A day in her shoes- Loving a little one with Trisomy 18

Meet Hannah Sudlow! A wonderful momma I've had the privilege of meeting via social media. She is a busy working mom of two. Below Hannah will share what a day in her life looks like. I'm so excited about this ongoing series that will share in a bit more detail what the day to day of a special needs parent looks like. I hope you'll take some time to walk in our shoes.

If I were to describe my day to someone, having two little ones 10.5 months apart would likely occupy my conversation, more than having a child with special needs would. Although my daughter Evelyn who has Trisomy 18, three 18th chromosomes in every cell of her body, as well as a single ventricle heart, requires a lot of medical care during the day, it’s normal to us.

Evelyn is our first child, she made me a mom. So strangely enough, I forget how abnormal our life, to me, I’m simply taking care of my little girl who requires extra care, and I know any mom would do the same for her own child.

Our mornings start like a lot of others, Sesame Street goes on the TV as Esme, our healthy one-year-old, points and dances towards the screen. During this time, I clean Evelyn’s G-tube site, prime a new food bag with her liquid meals for the day, and administer her morning water flush. As Esme dances away, I give Evelyn her daily nebulizer, which is a steroid to prevent viruses in her respiratory system, and an albuterol to open up her lungs. Then, we see what’s in store for our day.

Three days out of the week, we generally have a doctor’s appointment or a therapy. That’ll dictate a lot of what we do, and how our time at home is spent. If that’s the case, I pack our diaper bag and medical bags and load up. Snacks, toys, and entertainment come with us to make the most of this time. If we have a day at home, we embrace every second of it. My girls love when I read books and sing and dance with them. Their nap time is NOT in sync, go figure! But it ends up being for everyone’s benefit. While Esme naps, I take that hour and a half to work on Evelyn’s therapy goals. We stretch, work on assisted sitting, and strengthening our trunk support as well as our fine motor skills. When Evelyn naps, I use my one-on-one time with Esme to run around with her, teach her objects and colors, and get in our daily snuggles. Any other free time I may have, I am a WAHM (Work at Home Mom) so you can say things are busy!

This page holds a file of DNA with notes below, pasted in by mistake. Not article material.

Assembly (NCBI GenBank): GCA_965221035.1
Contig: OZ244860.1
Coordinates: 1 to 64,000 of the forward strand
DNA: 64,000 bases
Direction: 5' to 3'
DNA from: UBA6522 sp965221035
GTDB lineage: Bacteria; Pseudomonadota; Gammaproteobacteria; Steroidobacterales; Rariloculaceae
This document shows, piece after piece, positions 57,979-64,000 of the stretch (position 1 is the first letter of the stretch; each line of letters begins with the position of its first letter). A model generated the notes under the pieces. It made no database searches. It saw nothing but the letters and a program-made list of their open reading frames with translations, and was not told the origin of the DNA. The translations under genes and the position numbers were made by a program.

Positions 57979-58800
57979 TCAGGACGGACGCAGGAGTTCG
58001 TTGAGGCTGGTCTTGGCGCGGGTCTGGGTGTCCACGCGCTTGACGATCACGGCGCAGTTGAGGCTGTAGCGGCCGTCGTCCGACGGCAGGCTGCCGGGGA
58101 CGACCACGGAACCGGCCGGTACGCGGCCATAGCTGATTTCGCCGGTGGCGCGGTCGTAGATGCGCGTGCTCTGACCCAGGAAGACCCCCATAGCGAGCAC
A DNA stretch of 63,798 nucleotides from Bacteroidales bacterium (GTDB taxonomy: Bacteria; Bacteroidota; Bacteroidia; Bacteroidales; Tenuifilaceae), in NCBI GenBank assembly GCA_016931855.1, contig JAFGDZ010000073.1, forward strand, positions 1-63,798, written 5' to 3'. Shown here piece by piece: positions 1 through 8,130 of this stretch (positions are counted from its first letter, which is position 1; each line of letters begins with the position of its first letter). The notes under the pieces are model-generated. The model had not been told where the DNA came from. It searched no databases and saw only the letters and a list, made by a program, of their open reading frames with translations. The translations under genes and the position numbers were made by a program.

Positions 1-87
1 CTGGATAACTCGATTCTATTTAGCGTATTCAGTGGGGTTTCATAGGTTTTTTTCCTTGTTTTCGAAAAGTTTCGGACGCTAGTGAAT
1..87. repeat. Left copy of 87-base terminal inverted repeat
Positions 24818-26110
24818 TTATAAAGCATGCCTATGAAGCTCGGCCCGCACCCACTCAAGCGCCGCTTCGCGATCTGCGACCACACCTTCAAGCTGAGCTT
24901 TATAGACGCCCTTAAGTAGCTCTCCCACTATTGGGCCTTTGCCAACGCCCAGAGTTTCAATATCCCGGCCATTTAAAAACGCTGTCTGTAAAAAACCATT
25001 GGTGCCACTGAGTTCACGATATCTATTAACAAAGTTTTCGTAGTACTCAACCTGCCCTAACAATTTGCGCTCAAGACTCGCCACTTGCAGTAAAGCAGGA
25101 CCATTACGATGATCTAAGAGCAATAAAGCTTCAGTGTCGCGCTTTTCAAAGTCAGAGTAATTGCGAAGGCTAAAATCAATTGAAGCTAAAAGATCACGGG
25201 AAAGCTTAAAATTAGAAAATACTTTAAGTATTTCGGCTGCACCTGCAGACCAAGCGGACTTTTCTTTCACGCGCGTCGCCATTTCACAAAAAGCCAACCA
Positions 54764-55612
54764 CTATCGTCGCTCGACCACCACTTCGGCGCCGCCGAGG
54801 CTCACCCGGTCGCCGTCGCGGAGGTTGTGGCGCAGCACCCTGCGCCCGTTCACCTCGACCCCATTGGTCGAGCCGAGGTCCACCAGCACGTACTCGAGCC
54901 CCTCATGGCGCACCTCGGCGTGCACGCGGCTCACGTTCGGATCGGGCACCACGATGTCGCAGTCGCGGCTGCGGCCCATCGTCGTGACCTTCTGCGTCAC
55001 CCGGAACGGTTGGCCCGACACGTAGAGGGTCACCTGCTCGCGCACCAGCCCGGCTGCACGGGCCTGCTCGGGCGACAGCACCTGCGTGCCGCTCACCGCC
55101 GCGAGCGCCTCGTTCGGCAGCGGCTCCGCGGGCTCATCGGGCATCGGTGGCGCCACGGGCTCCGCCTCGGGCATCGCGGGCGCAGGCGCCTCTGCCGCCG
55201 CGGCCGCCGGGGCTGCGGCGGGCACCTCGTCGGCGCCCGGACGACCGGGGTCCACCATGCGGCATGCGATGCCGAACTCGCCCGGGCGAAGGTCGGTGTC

Evelyn eats every four hours from her tube and gets most of her heart and support medicine at night. Although I may be downplaying it, life really is that simple. If Evelyn’s sick & requires oxygen or more respiratory care, we add that in. We take each day as it comes, and we don’t complain. Life WITH our special girl is so much better than life without. I wouldn’t want it any other way. These are, as Amanda likes to say, Our Glory Days.


1 comment

  • I’m a WAHM too & can completely relate to free time equaling work time! Its neverending, but I love our busy lifestyle!

    Amber

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